“If you build it, they will come”, great quote, but not necessarily true these days. More and more, commercial real estate is being build-to-suit the customer. Banks, long ago, figured out this concept but now healthcare, higher education, corporate, and e-commerce- are decentralizing. It’s no longer about one location, it’s about new branches.
Meds and Eds Everywhere
Slowly, but steadily the healthcare and higher education industries are expanding. People no longer want just one location option and satellite campuses are becoming popular. As a result of this push away from hospitals, the average price per square foot for ambulatory buildings (including MOBs is close to $300). According to reports, 8.8 million square feet of medical office space will be built this year, meanwhile CoStar says vacancy rates are on the decline. Modern Healthcare says ambulatory services account for 60% of all US hospital revenues, an incentive for healthcare systems to decentralize. Locally, the Children’s Hospital of Pennsylvania (CHOP) is opening 50 CHOP Care Network centers to branch out from its urban campus.
Many university and college master plans involve expanding their presence to where the population is, rather than bringing the students to the campus. Urban universities are quickly becoming the second largest property owners (behind local governments), and are investing in surrounding neighborhoods and building tech centers. As more and more students are opting for the “nontraditional” college experience, schools are purposing commercial real estate to accommodate the change. In the suburbs, some universities are expanding beyond their immediate campus and are leasing space in office buildings or are acquiring sites to hold classes and then lease any vacant space to external tenants. Schools are also trying to re-purpose their older buildings. An estimated $15 Billion dollars annually is spent on construction and renovations on college campuses according to College Planning and Management.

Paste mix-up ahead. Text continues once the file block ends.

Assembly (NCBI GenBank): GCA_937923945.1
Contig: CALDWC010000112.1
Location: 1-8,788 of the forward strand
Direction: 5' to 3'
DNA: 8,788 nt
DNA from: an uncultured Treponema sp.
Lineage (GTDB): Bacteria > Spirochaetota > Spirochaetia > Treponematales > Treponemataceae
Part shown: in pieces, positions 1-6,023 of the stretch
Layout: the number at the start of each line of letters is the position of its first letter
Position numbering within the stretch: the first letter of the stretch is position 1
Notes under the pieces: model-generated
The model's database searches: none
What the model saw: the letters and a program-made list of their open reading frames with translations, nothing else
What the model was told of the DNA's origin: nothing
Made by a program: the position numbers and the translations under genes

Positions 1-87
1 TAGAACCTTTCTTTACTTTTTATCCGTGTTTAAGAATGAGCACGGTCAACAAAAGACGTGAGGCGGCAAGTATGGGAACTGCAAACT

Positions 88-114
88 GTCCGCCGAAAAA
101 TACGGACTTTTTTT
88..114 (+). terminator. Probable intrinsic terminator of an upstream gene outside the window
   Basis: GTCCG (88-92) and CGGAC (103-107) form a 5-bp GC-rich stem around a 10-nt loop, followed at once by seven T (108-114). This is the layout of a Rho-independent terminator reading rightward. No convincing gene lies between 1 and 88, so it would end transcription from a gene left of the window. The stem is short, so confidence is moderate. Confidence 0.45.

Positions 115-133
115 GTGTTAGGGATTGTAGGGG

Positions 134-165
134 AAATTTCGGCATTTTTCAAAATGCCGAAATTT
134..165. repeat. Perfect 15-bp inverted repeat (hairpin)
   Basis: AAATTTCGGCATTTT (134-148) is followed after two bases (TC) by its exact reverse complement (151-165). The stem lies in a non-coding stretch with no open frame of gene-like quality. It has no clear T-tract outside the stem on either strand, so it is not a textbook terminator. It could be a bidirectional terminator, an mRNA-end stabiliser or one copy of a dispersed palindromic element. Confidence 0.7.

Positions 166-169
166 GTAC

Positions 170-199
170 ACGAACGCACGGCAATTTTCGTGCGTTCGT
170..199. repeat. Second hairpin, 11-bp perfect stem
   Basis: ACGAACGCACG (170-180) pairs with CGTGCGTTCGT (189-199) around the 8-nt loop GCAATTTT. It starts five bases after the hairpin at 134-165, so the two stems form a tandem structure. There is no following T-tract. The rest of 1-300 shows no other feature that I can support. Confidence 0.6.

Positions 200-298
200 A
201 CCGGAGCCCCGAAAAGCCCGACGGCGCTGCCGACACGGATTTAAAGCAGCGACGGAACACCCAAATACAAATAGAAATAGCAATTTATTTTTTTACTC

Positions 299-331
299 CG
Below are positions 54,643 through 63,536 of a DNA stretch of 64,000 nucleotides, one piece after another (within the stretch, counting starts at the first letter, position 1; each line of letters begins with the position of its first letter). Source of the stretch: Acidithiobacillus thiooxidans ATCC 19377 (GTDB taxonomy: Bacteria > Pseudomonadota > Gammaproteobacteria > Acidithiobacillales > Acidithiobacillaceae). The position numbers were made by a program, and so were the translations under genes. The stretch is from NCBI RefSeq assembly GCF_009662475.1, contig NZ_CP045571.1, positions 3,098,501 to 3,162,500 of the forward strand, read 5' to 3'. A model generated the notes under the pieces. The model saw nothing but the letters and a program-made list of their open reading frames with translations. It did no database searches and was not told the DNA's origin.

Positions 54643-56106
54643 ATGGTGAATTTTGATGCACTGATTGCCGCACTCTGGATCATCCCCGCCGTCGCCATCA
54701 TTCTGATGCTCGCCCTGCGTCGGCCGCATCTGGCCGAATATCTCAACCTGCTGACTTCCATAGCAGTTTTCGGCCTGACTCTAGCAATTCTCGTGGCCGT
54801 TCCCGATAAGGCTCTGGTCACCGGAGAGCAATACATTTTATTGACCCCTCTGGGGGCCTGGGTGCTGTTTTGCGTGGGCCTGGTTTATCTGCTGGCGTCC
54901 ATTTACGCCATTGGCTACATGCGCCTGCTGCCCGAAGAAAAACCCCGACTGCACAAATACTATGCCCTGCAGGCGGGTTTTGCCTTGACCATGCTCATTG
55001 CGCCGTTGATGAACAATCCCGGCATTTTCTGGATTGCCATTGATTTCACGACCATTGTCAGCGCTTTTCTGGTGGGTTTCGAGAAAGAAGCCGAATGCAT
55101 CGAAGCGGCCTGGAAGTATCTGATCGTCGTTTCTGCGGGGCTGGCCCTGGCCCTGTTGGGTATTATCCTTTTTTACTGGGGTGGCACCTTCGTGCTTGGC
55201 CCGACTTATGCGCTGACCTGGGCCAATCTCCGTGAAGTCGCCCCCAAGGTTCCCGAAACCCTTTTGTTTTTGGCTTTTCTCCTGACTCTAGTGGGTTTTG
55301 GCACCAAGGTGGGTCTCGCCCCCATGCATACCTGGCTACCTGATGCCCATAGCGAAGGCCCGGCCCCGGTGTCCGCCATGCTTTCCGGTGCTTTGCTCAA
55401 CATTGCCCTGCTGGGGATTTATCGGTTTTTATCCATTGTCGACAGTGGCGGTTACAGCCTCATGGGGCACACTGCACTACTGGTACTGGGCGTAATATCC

Corporate Branch Locations
The vast majority of jobs are still found outside city centers, mostly as a result of decade’s worth of people leaving cities. Corporate headquarters were lured to the suburbs with promises of sprawling office parks and lower rent prices. However, this trend is changing and highly skilled and high paying jobs in the tech and finance fields are primarily in the heart of the city now. Younger employees, in their 20’s want the urban lifestyle, but those in their late 30’s, prefer the mellow humdrum of the suburbs. Corporations are straddled between attracting the next generation of workers who want the easy city commute, and also appealing to the top tier managers who have settled in the suburbs. As a result, companies are finding themselves leasing space in the city, while still maintaining headquarters in the burbs.
The promise of delivering a product in 24 hours has spurred a whole new logistical issue for warehouse tenants. While half of all distribution center construction in 2014 happened in the six largest US-based logistic markets, this year’s construction has expanded to secondary markets. In an attempt to fulfill and deliver on time to anywhere in the US, businesses are leasing smaller (500,000 to 750,000 square foot) warehouses in smaller regional hubs. By having several options of warehouse commodities, companies are pushing the speed in which they can deliver products. As e-commerce companies continue to push how quickly they can get a product from point A to point B, there will be new requirements for fulfillment centers.